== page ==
Posted on Jul 26, 2012 3211
The TP5700 or TP5710 can reduce the number of components required to build a pulse-dialing telephone, as shown. The usual current source can be eliminated by using the VREGl output to power a TP50982A low-voltage (1. 7 V) pulse dialer via a blocking diode. A low forward-voltage drop diode such as a Schottky type is necessary because VREGl is used in its nonregulated mode and its output voltage might fall to 2 V on a 20-mA loop.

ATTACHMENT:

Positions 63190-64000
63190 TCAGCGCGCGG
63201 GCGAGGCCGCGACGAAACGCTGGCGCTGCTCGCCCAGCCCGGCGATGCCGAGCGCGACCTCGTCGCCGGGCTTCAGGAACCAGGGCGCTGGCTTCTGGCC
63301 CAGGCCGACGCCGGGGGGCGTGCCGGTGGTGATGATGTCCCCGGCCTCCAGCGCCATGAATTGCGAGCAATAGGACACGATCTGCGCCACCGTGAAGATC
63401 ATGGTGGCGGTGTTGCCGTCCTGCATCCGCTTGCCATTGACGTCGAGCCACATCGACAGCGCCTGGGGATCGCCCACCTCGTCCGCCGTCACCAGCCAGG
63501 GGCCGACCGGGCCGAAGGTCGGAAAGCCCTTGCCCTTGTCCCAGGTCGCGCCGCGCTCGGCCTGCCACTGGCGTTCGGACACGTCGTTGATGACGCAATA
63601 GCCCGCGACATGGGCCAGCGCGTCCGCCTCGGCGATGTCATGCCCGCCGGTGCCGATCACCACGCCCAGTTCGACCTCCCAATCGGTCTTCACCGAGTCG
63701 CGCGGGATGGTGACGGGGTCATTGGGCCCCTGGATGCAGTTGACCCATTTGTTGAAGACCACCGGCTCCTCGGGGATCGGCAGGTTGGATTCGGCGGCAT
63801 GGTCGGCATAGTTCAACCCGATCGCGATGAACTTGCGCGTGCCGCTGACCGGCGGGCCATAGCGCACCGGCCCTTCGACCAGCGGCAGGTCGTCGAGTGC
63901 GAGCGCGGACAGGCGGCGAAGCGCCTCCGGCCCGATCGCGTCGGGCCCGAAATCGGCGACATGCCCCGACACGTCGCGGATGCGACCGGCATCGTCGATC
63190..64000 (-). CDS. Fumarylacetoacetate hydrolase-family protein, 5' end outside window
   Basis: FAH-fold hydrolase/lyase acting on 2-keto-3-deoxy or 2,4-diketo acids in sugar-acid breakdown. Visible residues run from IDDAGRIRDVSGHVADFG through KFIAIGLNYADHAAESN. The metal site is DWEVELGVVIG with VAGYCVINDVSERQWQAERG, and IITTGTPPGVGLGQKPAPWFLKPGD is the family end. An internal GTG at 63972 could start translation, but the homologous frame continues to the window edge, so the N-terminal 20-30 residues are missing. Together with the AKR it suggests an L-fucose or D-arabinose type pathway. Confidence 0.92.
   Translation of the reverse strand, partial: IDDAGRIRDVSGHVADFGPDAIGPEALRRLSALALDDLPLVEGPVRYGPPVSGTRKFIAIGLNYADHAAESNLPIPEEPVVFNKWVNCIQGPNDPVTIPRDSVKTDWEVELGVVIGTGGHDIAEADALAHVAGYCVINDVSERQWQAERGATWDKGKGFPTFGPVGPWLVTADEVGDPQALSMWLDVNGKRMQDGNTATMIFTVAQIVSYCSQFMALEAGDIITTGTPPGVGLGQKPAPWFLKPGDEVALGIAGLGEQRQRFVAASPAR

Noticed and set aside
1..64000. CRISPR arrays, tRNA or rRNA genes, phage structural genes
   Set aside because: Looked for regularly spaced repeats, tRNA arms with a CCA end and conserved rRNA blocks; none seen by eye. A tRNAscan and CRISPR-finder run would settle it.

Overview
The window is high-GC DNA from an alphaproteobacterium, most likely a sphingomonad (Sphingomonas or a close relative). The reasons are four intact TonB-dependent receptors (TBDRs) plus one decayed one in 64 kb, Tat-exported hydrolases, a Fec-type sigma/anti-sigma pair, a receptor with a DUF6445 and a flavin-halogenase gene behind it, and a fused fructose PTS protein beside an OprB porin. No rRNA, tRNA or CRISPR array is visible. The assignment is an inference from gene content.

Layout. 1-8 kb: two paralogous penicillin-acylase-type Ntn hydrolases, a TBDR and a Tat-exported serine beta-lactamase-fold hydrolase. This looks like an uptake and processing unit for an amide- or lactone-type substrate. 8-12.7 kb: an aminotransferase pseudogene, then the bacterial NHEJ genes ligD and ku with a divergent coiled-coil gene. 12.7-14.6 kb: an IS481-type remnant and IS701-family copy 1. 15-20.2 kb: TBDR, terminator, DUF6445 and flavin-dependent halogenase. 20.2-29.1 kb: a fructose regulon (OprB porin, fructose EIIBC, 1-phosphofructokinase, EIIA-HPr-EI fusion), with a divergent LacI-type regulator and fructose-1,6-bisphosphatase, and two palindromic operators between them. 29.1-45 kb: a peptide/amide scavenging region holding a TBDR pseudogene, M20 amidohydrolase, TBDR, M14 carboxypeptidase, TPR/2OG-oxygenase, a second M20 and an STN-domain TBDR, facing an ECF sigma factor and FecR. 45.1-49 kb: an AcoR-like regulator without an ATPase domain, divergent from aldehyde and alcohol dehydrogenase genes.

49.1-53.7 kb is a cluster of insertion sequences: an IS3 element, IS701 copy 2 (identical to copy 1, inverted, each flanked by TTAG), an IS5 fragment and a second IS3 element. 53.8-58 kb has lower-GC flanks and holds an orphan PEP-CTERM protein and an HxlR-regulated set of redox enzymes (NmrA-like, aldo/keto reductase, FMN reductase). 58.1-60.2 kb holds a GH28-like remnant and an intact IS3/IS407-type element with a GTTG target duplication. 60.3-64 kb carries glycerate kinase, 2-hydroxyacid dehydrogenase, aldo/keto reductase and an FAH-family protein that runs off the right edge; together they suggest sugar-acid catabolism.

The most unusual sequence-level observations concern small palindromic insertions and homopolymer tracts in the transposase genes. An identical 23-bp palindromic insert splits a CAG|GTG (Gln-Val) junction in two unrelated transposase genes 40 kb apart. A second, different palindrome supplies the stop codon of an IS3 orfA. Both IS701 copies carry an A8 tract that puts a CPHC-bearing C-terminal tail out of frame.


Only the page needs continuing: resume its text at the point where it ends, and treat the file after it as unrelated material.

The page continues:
A 100-I"F decoupling capacitor is required to hold up the pulse dialer supply voltage during dialing. This capacitor will take about one second to charge up when the telephone is first connected to the line, but thereafter, the 20-MO resistor, required to retain the last-number dialed memory, will keep this capacitor charged. Partial muting is obtained by directly connecting the N -channel opendrain mute output of the pulse dialer to the RCV in pin on the speech circuit. A fully muted pulse dialer design requires the use of a shunt-mode dialer, such as the TP50981A or TP50985A.